14. THREEHEARTS says:

    You quoted Vincent of Lerins, Father and used the word cultivated. You should explain what cultivated meant. I think that Informed conscience, lives of the saints, sermons by the patriarchs will be in your definitive answer. Also you may just want to explain the Miserere verse 7 and thereabouts and the last few verses of this old testament act of contrition. I often think that Luther and the reformists avoided the Book of Wisdom like the plague. Chapter one, the first few verses need an explanation to the Church in general. I will watch and see if you have an opinion on these points.

  15. THREEHEARTS says:

    Sorry Father I should have mentioned this the confusing part of Pope Francis for me is at least half of what the Pope says is very Jesuit as one who was brought up in the UK. He says things just as we were taught. Know who you are praying to and what you are praying for. If God is not listening then something else is. If one is in a state of grace and of charity then we can receive Holy Communion. If one is aware we have lost grace or committed a grave sin then go to confession and then if one is not sure of your state before God then go anyway. The most confusing part for me is why is a Jesuit acting like a Franciscan????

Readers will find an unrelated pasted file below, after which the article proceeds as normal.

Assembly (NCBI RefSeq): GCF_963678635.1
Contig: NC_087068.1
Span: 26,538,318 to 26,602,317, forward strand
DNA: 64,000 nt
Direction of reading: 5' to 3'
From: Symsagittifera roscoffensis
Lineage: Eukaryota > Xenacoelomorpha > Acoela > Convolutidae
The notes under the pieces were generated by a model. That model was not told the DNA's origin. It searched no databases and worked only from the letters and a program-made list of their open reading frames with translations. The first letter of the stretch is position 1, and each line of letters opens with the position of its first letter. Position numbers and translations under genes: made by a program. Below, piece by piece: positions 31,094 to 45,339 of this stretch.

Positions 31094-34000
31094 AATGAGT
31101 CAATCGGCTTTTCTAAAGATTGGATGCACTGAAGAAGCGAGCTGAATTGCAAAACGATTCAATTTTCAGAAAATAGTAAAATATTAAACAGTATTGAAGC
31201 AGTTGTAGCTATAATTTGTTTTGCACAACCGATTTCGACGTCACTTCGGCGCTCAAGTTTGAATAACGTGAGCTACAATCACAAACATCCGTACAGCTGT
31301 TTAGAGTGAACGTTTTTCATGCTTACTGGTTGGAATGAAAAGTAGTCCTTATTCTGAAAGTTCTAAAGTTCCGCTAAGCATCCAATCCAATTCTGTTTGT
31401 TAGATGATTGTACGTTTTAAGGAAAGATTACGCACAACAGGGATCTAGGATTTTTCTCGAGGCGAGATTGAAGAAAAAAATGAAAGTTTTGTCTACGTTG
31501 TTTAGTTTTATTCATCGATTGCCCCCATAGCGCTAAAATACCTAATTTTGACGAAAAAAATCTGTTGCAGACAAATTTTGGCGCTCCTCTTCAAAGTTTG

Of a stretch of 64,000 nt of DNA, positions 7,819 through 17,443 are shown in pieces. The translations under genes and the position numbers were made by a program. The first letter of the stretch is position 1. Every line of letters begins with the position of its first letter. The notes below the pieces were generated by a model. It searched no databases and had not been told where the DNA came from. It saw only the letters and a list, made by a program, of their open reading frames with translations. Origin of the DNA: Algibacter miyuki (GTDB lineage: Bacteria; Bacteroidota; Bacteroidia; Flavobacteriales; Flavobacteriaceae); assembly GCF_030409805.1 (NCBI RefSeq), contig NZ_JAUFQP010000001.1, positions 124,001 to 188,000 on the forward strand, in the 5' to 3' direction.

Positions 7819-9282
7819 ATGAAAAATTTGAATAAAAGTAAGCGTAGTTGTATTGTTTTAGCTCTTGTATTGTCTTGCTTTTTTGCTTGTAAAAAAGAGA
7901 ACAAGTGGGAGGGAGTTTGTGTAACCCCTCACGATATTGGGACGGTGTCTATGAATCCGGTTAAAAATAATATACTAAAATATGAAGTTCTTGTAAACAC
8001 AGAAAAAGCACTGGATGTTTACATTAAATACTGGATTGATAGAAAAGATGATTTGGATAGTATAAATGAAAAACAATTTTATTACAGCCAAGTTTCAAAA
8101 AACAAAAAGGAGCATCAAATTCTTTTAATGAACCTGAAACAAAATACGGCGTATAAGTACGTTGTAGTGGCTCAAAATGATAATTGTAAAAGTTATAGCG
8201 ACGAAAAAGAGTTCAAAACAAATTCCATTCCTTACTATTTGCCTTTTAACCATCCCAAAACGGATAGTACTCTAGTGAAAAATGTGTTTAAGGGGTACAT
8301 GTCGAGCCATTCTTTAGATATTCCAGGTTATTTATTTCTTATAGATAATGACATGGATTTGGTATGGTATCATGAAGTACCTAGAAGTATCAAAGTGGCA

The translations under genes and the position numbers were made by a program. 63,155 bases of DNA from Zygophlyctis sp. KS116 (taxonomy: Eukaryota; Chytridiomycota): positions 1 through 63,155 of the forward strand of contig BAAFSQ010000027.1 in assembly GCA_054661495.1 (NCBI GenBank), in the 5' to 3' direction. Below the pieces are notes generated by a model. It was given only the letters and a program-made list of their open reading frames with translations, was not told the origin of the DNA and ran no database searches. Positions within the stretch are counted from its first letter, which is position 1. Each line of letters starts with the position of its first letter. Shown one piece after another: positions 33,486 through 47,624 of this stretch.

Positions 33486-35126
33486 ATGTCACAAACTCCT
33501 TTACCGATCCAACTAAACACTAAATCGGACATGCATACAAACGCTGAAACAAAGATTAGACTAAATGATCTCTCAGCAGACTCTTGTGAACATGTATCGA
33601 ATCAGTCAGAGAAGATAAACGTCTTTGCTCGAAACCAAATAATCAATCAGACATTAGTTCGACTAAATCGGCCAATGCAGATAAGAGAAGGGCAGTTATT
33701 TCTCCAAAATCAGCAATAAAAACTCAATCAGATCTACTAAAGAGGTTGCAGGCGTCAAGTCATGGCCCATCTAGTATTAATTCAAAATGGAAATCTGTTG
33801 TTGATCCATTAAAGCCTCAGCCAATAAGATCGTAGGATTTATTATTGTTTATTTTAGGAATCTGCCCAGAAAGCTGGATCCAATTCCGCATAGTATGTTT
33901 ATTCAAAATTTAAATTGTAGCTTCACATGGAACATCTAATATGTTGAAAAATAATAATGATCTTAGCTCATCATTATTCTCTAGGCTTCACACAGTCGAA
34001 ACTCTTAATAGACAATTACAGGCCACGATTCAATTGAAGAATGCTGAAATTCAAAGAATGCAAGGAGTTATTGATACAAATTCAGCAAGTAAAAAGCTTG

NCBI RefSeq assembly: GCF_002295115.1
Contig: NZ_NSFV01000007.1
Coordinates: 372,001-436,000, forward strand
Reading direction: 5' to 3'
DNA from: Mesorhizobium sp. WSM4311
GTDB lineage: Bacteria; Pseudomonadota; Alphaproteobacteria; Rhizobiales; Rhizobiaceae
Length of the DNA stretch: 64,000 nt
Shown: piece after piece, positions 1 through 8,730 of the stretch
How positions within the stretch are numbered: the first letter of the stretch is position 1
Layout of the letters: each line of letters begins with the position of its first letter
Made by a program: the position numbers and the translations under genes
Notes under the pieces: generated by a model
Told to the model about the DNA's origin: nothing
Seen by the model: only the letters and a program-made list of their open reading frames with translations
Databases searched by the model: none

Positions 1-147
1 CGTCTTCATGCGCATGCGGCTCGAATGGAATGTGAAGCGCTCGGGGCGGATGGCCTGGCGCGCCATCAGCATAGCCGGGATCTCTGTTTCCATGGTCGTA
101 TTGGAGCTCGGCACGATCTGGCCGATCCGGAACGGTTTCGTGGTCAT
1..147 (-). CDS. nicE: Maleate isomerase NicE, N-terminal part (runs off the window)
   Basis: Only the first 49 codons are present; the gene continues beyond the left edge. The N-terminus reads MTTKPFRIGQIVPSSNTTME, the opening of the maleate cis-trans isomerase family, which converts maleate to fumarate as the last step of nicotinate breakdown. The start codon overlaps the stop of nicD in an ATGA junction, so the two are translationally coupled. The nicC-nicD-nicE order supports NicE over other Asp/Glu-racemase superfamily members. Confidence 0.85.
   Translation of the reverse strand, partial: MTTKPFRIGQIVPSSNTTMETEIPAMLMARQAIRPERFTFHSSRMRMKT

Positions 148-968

16. norancor says:

    Resistance with Respect, in Charity

    Resisting heterodoxy and destructive practices is required by our Faith, even when it is the popes and a council acting as the agent of “change.”

    We aren’t superiors, so superiors have to be prayed for and respected, even when they are wrong, immoral, licentious, or heretical.

    In all things, charity.

  17. norancor says:

    That said… adulterers cannot receive Communion.

    In addition, those who want to receive Communion and commit adultery can’t be given a “peel n’ stick” annulment, which would most times be objectively invalid, even if issued by the Church. The Church backhanding Our Lord by granting baseless annulments, or allowing them to receive Communion without an annulment, amounts to the same end.

    Six of one; a half dozen of another. Either way, it wrecks Matrimony and Penance, and profanes the Eucharist.

    God will not be mocked by such game play and sophistry.

  18. MGL says:

    It seems to me that most of the comments so far (including Father Z’s, with respect) miss the central insight of Dougherty’s article:

    If the loudest and most prominent orthodox members of the church in the media treat the pope like a party leader and are so quick with clever-dick rationalizations of the massive changes to the practice of the Faith over the past 50 years, why should they be surprised that the world conceives of the doctrines and dogmas of the Faith as mere party planks or mutable policy, to be exchanged, updated, or abandoned as the times change?